Far from ideal
Climaco admits the situation at Vale Vista is “far from ideal.”
“The mud and the slime are still part of the culture of the Badjaos,” she said, noting that they had insisted that they be settled close to the sea where they could earn a living.
The mayor also expressed unhappiness at the P2.9-billion Zamboanga resettlement program of the National Housing Authority (NHA), which recently announced it had turned over to beneficiaries 4,000 shelters. Another 2,000 units are still to be completed.
“The NHA housing has proven to have some substandard materials,” Climaco said, adding that the permanent shelter residents might become evacuees again.
The NHA houses are made of cement and fiberboards, called hardiflex, and iron roofing which, a UN study found, had not been designed according to the Badjaos’ culture and spiritual beliefs. The walls, for one, block the flow of ancestral spirits that give positive guidance to the family.
In contrast, the huts built by CRS have latticed bamboo walls and no ceilings to separate the corrugated iron roofing, making the structure airy.
The livelihood project, meanwhile, involved an initial cash grant of P10,000 and a second tranche of P8,000. Some 1,000 recipients, including Tausugs and Catholics, underwent counseling and guidance on basic financial management and bookkeeping. The money has been invested in “sari-sari” stores, fish vending and ready-to-wear, among other ventures.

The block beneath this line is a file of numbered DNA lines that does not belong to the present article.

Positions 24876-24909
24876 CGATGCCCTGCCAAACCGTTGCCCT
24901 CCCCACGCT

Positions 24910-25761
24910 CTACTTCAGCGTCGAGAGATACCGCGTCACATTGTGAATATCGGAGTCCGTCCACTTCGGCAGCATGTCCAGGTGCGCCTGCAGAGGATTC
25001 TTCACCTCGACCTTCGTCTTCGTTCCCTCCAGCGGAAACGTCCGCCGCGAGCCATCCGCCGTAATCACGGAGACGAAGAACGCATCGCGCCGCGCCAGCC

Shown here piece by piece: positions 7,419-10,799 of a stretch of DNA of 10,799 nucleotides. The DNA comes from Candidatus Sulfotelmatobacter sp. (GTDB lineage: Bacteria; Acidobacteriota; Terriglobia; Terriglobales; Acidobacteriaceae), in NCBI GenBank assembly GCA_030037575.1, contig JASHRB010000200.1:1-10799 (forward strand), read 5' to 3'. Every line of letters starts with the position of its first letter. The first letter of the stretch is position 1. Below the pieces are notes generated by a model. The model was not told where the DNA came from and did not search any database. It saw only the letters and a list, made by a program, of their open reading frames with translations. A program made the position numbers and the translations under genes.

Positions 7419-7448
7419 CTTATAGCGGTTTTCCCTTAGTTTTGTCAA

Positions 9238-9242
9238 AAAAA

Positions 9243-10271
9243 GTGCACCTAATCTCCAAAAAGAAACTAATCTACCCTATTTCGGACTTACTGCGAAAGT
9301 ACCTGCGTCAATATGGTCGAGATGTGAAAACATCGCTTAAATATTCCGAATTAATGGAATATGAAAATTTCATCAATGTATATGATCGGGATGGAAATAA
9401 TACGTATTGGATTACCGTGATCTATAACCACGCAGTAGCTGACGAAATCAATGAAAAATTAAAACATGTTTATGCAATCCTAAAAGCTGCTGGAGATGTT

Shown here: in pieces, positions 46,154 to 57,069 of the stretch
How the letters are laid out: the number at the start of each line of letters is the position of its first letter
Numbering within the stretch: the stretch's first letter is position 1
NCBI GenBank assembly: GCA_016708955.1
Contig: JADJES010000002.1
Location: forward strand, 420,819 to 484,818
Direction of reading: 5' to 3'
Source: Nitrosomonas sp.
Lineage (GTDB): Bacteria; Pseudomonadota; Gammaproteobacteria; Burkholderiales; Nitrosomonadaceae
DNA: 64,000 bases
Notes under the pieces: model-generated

Considered a key to mobility, the documentation program allowed the Badjaos to send their children to public schools, qualify for the government’s Pantawid Pamilyang Pilipino Program, providing a monthly grant of P1,400 to finance schooling and health care, and eventually access Philhealth benefits.
So far, some 2,600 of the displaced have been provided documentation that the uneducated Badjaos had never before bothered to secure. The process stepped up after a computer was donated to the civil registrar in Zamboanga.
While optimistic about the security situation—“zero kidnapping, zero bombing in the past two years,” Climaco rued that after Islamic militants rampaged in Marawi City and engaged troops in a five-month standoff last year, the threat to Zamboanga, the main port city in southwestern Mindanao, “will always be there.”
But thanks to the literacy program, Adain, a former laundry woman, now knows her 3Rs (reduce, reuse, recycle) and has invested in the fish business. She intends to see her three kids through school.
Almalyn Jakaral, 24, a mother of three, is also a graduate of the literacy program. She had attended Grade 1 but learned to sign her name only now.
Last month, Jakaral and her family received their marriage and birth certificates. Neighbors happily told them that they could now apply for a passport and become an overseas Filipino Worker.
There is genuine appreciation among the Badjaos for the assistance they have received so far as they embark on a new life after the tragic Zamboanga siege.
“We escaped after the fighting broke out,” said Jakaral’s husband, Jakaria, 39, a fish vendor. “We were scared. We did not want to get involved.”
Now the future looks brighter for the Jakarals in their clean and spare hut.
“We came from the bottom, we worked hard. Somehow, we have managed to move up, little by little,” Jakaria said.